A number of departments are left without ministerial leadership and relationships between the parties have almost completely broken down. That leaves the devolved institutions looking increasingly dysfunctional. Over recent days, I have been maintaining close contact with the five main Northern Ireland parties and with the Irish Government, and I have kept the Prime Minister constantly updated on the situation. Yesterday, I held a series of bilateral and trilateral meetings at Stormont, aimed at establishing a basis for further intensive talks. I plan to hold further such discussions at Stormont tomorrow and in the days ahead.
The events I have outlined do not alter the fundamental issues that need to be resolved. First, the brutal murders of Gerard Davison and Kevin McGuigan have brought into sharp focus the continuing problems around the existence of paramilitary organisations in Northern Ireland, and the involvement of some of their members in criminality and organised crime. The Government are clear that paramilitary organisations have no place in a democratic society. They were never justified in the past, they are not justified now and we all need to work together to find a way to bring to an end this continuing blight on Northern Ireland society. The Government are working with the parties in the Northern Ireland Executive on how to achieve that goal.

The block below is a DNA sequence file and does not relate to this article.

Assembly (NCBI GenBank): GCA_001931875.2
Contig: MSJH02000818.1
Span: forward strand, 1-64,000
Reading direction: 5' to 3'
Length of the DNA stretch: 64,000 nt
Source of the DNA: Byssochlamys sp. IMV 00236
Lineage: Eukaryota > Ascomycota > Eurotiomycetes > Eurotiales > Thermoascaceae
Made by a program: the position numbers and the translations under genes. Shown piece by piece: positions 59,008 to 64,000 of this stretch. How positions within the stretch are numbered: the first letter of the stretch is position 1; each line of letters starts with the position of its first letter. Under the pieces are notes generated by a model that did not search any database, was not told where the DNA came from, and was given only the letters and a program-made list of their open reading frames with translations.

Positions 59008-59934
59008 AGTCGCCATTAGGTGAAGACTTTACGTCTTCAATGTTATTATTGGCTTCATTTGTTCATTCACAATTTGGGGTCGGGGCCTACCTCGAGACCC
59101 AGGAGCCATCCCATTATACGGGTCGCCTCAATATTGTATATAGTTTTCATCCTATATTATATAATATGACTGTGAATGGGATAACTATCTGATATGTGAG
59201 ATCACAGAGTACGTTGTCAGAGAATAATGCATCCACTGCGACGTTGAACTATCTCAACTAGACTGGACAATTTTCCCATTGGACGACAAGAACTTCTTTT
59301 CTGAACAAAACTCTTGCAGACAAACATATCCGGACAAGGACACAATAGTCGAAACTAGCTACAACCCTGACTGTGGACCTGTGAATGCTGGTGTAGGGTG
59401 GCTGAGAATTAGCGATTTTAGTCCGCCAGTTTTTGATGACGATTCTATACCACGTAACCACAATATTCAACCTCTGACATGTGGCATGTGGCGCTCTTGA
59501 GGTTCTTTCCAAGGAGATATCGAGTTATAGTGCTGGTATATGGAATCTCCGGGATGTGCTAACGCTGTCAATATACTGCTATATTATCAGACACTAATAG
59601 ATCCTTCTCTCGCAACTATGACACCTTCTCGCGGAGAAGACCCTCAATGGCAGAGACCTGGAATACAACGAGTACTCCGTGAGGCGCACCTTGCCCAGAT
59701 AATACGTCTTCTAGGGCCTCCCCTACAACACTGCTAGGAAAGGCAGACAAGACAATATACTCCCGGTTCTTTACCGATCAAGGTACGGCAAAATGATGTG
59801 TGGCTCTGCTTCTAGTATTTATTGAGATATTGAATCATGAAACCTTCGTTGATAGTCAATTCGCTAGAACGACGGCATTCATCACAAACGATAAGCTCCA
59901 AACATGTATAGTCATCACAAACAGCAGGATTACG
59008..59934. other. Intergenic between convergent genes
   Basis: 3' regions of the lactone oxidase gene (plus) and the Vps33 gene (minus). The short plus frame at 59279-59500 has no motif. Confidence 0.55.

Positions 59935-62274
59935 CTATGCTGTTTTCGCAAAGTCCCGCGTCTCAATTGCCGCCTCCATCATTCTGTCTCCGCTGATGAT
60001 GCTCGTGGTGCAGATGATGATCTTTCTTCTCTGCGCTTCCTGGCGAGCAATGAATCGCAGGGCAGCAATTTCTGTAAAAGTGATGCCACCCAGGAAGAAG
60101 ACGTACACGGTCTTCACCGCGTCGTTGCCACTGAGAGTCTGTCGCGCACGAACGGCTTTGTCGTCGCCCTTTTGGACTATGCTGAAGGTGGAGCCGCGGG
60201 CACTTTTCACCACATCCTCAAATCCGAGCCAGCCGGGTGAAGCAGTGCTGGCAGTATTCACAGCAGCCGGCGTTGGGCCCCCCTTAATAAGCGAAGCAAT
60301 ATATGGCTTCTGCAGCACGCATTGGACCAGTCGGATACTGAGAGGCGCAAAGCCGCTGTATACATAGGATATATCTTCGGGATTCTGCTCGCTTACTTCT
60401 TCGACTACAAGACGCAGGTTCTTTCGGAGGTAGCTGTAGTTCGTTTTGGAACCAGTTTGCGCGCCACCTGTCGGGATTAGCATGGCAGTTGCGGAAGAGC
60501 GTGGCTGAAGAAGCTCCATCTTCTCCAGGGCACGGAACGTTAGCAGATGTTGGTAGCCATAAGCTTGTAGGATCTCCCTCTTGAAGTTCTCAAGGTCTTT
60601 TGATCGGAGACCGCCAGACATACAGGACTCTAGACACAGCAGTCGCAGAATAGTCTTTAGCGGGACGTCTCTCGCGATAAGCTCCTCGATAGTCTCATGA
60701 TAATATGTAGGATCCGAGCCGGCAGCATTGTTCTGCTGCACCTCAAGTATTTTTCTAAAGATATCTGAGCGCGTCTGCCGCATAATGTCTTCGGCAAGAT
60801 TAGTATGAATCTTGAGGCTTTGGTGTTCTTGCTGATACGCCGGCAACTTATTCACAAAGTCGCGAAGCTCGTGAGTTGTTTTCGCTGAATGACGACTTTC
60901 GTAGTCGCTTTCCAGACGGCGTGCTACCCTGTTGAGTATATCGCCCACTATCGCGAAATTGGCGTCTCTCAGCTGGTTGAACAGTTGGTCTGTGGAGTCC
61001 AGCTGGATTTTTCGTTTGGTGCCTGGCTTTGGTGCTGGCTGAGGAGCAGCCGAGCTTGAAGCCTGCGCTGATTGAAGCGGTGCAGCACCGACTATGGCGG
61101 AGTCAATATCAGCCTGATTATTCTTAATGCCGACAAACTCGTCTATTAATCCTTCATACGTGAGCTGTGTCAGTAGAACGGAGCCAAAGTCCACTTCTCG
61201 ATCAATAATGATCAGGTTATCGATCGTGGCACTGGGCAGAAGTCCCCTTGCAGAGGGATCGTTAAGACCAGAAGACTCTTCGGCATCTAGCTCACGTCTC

For example, serious consideration needs to be given to whether the time is right to re-establish a body along the lines of the Independent Monitoring Commission. The remit the parties might wish to give such a body is likely to be very different from the matters addressed by the original IMC, reflecting changed circumstances. But there might well be scope for such a body to play a part in providing greater community confidence and repairing working relationships within the Executive. The Government will also actively consider whether there is more that we can do to support efforts to tackle organised crime and cross-border crime in Northern Ireland. In the days to come, we will continue to listen carefully to representations made to us on the best way to ensure that all parties can engage in this process.